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Tardive dyskinesia, a syndrome consisting of potentially irreversible, involuntary, dyskinetic movements, may develop in patients treated with antipsychotic drugs. Although the prevalence of the syndrome appears to be highest among the elderly, especially elderly women, it is impossible to rely upon prevalence estimates to predict, at the inception of antipsychotic treatment, which patients are likely to develop the syndrome. Whether antipsychotic drug products differ in their potential to cause tardive dyskinesia is unknown.
Both the risk of developing the syndrome and the likelihood that it will become irreversible are believed to increase as the duration of treatment and the total cumulative dose of antipsychotic drugs administered to the patient increase. However, the syndrome can develop, although much less commonly, after relatively brief treatment periods at low doses.
There is no known treatment for established cases of tardive dyskinesia, although the syndrome may remit, partially or completely, if antipsychotic treatment is withdrawn. Antipsychotic treatment itself, however, may suppress (or partially suppress) the signs and symptoms of the syndrome and thereby may possibly mask the underlying disease process. The effect that symptomatic suppression has upon the long-term course of the syndrome is unknown.
Given these considerations, antipsychotics should be prescribed in a manner that is most likely to minimize the occurrence of tardive dyskinesia. Chronic antipsychotic treatment should generally be reserved for patients who suffer from a chronic illness that 1) is known to respond to antipsychotic drugs, and, 2) for whom alternative, equally effective, but potentially less harmful treatments are not available or appropriate. In patients who do require chronic treatment, the smallest dose and the shortest duration of treatment producing a satisfactory clinical response should be sought. The need for continued treatment should be reassessed periodically.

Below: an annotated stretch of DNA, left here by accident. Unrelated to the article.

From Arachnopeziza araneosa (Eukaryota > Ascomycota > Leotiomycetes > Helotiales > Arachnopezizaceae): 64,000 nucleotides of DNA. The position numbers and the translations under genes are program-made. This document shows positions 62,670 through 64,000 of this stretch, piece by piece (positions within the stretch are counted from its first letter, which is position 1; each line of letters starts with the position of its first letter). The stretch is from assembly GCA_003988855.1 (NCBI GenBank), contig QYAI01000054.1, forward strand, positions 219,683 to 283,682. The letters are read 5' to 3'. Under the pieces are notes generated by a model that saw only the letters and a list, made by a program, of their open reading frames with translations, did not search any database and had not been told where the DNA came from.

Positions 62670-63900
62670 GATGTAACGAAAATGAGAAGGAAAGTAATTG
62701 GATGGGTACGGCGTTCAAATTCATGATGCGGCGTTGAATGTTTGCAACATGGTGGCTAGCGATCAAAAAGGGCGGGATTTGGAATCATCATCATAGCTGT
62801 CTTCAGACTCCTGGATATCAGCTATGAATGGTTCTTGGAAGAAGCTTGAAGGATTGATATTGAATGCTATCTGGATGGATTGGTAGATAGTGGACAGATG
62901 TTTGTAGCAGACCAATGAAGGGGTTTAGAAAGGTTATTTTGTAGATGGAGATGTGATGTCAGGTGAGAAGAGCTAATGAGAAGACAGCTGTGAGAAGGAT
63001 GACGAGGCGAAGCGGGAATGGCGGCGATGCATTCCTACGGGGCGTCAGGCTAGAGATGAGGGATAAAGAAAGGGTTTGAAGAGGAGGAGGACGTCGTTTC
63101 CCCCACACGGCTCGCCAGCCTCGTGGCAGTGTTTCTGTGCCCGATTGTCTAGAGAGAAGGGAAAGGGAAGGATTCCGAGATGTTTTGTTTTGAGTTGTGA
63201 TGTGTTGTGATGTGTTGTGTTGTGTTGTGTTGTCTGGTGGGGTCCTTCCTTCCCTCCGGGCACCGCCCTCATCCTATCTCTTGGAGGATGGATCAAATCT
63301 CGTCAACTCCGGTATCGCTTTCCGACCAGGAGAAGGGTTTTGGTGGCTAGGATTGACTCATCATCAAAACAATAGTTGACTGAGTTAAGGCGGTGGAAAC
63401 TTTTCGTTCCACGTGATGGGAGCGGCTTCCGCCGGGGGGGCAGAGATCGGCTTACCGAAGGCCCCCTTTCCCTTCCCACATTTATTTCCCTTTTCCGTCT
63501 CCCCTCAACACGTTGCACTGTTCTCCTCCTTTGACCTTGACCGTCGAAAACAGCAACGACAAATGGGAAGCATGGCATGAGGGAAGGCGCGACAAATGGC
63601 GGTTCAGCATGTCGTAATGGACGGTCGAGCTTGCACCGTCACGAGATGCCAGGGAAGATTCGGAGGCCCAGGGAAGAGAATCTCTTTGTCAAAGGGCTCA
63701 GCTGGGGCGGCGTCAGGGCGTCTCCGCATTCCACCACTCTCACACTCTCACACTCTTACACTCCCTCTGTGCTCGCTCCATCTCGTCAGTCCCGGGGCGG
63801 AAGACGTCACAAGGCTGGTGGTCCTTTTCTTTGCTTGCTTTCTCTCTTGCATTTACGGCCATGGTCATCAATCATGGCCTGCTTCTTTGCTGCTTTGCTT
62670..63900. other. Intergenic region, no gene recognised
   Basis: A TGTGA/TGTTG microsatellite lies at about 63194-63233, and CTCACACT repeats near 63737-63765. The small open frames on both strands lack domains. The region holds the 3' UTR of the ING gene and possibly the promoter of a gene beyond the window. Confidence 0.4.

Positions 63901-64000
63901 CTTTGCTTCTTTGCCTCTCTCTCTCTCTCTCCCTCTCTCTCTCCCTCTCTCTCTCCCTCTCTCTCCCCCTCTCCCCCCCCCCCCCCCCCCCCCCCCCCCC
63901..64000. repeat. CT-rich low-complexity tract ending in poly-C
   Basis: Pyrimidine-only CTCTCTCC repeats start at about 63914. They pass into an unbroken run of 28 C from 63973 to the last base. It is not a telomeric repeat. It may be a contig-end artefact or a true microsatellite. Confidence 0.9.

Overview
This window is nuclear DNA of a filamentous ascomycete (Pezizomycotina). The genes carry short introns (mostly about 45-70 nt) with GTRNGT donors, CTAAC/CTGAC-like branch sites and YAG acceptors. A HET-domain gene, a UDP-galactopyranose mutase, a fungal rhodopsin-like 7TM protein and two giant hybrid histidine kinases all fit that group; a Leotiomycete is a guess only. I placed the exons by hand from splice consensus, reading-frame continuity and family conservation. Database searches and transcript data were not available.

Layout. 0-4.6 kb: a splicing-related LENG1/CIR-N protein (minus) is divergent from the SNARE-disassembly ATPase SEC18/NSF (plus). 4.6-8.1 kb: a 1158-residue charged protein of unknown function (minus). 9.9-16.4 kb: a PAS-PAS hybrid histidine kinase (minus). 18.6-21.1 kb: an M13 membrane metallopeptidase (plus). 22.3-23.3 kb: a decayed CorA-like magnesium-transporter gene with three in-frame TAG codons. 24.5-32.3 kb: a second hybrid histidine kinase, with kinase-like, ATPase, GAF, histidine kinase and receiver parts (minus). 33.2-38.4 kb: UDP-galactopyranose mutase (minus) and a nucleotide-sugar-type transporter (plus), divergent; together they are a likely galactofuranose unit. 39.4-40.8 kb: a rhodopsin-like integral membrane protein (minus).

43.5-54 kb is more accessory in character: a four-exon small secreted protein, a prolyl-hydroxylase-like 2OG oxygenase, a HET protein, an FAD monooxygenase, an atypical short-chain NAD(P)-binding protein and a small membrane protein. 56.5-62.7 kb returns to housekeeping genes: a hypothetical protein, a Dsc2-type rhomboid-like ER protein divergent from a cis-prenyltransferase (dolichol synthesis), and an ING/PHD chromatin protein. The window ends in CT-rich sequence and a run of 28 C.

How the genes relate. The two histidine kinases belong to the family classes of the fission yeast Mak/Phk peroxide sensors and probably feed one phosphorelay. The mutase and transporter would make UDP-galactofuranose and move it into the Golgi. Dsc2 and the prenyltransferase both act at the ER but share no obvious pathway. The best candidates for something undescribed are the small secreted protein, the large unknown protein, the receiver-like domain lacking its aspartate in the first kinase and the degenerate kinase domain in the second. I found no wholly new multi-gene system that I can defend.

If signs and symptoms of tardive dyskinesia appear in a patient on antipsychotics, drug discontinuation should be considered. However, some patients may require treatment despite the presence of the syndrome.
For further information about the description of tardive dyskinesia and its clinical detection, please refer to the sections on PRECAUTIONS and ADVERSE REACTIONS.
Neuroleptic Malignant Syndrome (NMS)
A potentially fatal symptom complex sometimes referred to as Neuroleptic Malignant Syndrome (NMS) has been reported in association with antipsychotic drugs. Clinical manifestations of NMS are hyperpyrexia, muscle rigidity, altered mental status and evidence of autonomic instability (irregular pulse or blood pressure, tachycardia, diaphoresis, and cardiac dysrhythmias).
The diagnostic evaluation of patients with this syndrome is complicated. In arriving at a diagnosis, it is important to identify cases where the clinical presentation includes both serious medical illness (e.g., pneumonia, systemic infection, etc.) and untreated or inadequately treated extrapyramidal signs and symptoms (EPS). Other important considerations in the differential diagnosis include central anticholinergic toxicity, heat stroke, drug fever and primary central nervous system (CNS) pathology.
The management of NMS should include 1) immediate discontinuation of antipsychotic drugs and other drugs not essential to concurrent therapy, 2) intensive symptomatic treatment and medical monitoring, and 3) treatment of any concomitant serious medical problems for which specific treatments are available. There is no general agreement about specific pharmacological treatment regimens for uncomplicated NMS.
If a patient requires antipsychotic drug treatment after recovery from NMS, the potential reintroduction of drug therapy should be carefully considered. The patient should be carefully monitored, since recurrences of NMS have been reported.